Just shy of his 68th birthday, Howard Cosell is still speaking of sports. But nobody in Washington is listening, and therein lies another sad tale in the saga of ABC Sports' legend in exile.

When "SportsBeat," his critically acclaimed but widely ignored journal, went off the air in December, Cosell was through with ABC Television. In Washington and Baltimore, "SportsBeat" seldom was available, anyway, because the local ABC affiliates preempted it.

Now, as Cosell continues his twice-daily "Speaking of Sports" broadcasts for ABC Radio, Washington again turns a deaf ear. In the information capital of the world, the most significant sportscaster of his time is not heard. About 400 stations air Cosell, but the closest to Washington are WFVA in Fredericksburg, Va., and WCEM in Cambridge, Md.

It seems inexplicable that Cosell's voice is losing its reach. Is Cosell ticketed for a permanent sideline seat where he won't be seen or heard? Did America finally grow tired of The Ego That Ate Manhattan?

Granted, Cosell is the type of guy who could wear out his welcome before he came over to your house. Many people did turn down the sound in his final years on "Monday Night Football," and the waning months of "SportsBeat" produced ratings usually associated with test patterns.

But you might think that some media mogul -- Ted Turner with his superstation or Rupert Murdoch with his newly bought Metromedia stations -- would make Cosell an offer he couldn't refuse to give instant credibility to a sports operation.

Cosell's latest book, "I Never Played the Game," has been a best seller for nearly five months. His sources and influence virtually are unmatched in sports broadcasting. His views -- from the abolition of professional boxing to the greed of the National Football League -- remain provocative.

The most recognizable sportscaster of all time is available, yet the industry lines up for pro wrestling.

Perhaps the most logical choice for Cosell's network TV return would be CBS, where Peter Bonventre, a former "SportsBeat" producer and his coauthor, now works.

For his part, Cosell denies missing the medium that made him. But Cosell saying he's not interested in television seems as believable as a goldfish volunteering to live in a waterless bowl. "I wanted to quit in 1979, but I got talked out of it," he said from New York. "It's all garbage on the air. I have tremendous freedom to continue saying what I want [on radio]. I can't get that freedom [on network television]."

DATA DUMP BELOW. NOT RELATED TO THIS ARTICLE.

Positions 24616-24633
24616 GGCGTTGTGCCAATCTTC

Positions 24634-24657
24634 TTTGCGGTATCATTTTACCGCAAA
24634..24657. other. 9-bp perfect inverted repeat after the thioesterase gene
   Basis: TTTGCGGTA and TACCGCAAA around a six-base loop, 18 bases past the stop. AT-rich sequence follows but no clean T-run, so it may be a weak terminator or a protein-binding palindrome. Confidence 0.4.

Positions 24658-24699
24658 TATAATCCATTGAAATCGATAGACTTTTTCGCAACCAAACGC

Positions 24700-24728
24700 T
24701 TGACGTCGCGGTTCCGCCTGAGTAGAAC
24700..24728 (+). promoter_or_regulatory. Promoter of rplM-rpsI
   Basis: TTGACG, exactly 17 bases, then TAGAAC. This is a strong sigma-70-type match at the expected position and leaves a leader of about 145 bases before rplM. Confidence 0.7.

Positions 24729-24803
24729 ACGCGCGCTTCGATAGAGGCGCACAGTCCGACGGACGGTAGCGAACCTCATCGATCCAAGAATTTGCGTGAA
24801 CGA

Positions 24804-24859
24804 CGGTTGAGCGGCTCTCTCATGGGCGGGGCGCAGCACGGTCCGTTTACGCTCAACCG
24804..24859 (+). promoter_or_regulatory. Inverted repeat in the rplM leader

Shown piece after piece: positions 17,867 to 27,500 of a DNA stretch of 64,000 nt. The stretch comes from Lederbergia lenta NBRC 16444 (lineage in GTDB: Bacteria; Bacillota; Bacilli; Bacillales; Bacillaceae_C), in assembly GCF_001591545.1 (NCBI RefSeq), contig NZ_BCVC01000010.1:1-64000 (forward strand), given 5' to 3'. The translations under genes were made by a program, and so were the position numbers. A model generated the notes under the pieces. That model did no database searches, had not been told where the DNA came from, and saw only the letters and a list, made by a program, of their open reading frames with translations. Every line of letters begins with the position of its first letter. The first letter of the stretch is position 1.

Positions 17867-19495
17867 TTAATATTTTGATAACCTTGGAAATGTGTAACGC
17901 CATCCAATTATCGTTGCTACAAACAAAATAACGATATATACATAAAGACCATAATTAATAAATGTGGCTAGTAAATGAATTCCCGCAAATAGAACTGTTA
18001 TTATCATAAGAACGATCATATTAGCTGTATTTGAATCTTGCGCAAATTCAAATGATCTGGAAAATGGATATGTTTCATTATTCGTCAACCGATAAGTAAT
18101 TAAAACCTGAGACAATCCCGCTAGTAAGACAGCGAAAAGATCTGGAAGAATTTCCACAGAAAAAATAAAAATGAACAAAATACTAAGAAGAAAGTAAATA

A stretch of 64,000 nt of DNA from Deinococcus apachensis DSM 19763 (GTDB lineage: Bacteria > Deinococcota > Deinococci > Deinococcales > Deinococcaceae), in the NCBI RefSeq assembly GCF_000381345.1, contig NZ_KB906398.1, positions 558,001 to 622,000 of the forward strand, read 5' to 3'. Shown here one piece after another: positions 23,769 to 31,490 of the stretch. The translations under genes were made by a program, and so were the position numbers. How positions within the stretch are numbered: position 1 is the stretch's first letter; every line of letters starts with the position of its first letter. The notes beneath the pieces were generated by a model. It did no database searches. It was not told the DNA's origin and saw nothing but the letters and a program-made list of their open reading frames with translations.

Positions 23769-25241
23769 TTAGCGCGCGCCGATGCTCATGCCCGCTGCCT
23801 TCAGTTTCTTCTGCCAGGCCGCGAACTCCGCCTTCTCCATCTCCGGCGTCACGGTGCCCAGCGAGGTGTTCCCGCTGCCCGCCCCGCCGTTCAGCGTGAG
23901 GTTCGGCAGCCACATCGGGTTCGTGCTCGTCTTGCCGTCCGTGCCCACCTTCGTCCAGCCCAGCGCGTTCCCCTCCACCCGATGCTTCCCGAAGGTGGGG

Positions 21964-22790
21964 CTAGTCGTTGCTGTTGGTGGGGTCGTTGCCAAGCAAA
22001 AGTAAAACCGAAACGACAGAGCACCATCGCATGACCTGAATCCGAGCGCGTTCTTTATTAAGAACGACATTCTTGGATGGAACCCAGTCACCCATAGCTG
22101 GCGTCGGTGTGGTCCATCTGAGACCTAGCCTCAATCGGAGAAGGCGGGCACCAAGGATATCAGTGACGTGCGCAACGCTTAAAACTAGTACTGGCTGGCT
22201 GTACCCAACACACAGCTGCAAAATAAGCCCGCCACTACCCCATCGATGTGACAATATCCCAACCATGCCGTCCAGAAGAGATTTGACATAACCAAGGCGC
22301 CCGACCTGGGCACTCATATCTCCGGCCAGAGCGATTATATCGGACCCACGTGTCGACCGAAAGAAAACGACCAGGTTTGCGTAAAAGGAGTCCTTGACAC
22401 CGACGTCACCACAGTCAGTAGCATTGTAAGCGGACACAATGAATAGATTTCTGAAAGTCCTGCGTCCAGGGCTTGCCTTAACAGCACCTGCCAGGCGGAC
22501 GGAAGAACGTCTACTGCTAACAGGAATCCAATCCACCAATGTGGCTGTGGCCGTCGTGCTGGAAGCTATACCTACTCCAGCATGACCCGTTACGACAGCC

Can anyone get that freedom? "How? Anyone who thinks they can, it's just a joke . . . They don't want sports journalism. [CBS Sports executive] Neal Pilson was the honest one. He said, 'We're partners with [the sports we cover]. We do business with them.' It's a cop-out on his part, but at least he was honest."

Although he said, "I won't disclose any of my plans at this time," Cosell does want to stay on radio for a while.

"The reason I've stayed with radio is that somewhere in America, there has to be a voice of reason . . . There's got to be somebody out there telling the truth."

Beyond his self-serving sermons, Cosell continues to pursue stories unlike anyone else in the business. Of late, he again has been hitting hard at the NFL, including harsh criticism of the St. Louis Cardinals' lawsuit against the league. The suit claims that the NFL's bylaws on franchise shifts violate antitrust laws.

"I believe the suit is a sham," he said. "That suit is engineered by the league, together with Anheuser-Busch, to repressure [Missouri] Sens. [John] Danforth and [Thomas] Eagleton to get their bill [freeing the NFL to control franchise relocation] on the floor of the Senate. What [NFL Commissioner Pete] Rozelle is after is a sweeping antitrust exemption. That's what the NFL wants at any cost, then they'll establish a pay-television network for regular-season games.

"The NFL is, without question, the most powerful organization in the United States. They're on all three networks. Their control of the print medium is astounding . . . Take the Boston Globe, which had the courage to publish the Pentagon Papers, but for three weeks, they hold a stinking drug story about a stinking football team. Something's very wrong in this country."

And if you listen long enough to his patented rage attacking issues, you also realize there's something very wrong that when speaking of sports these days, Howard Cosell is no more than background noise for most people.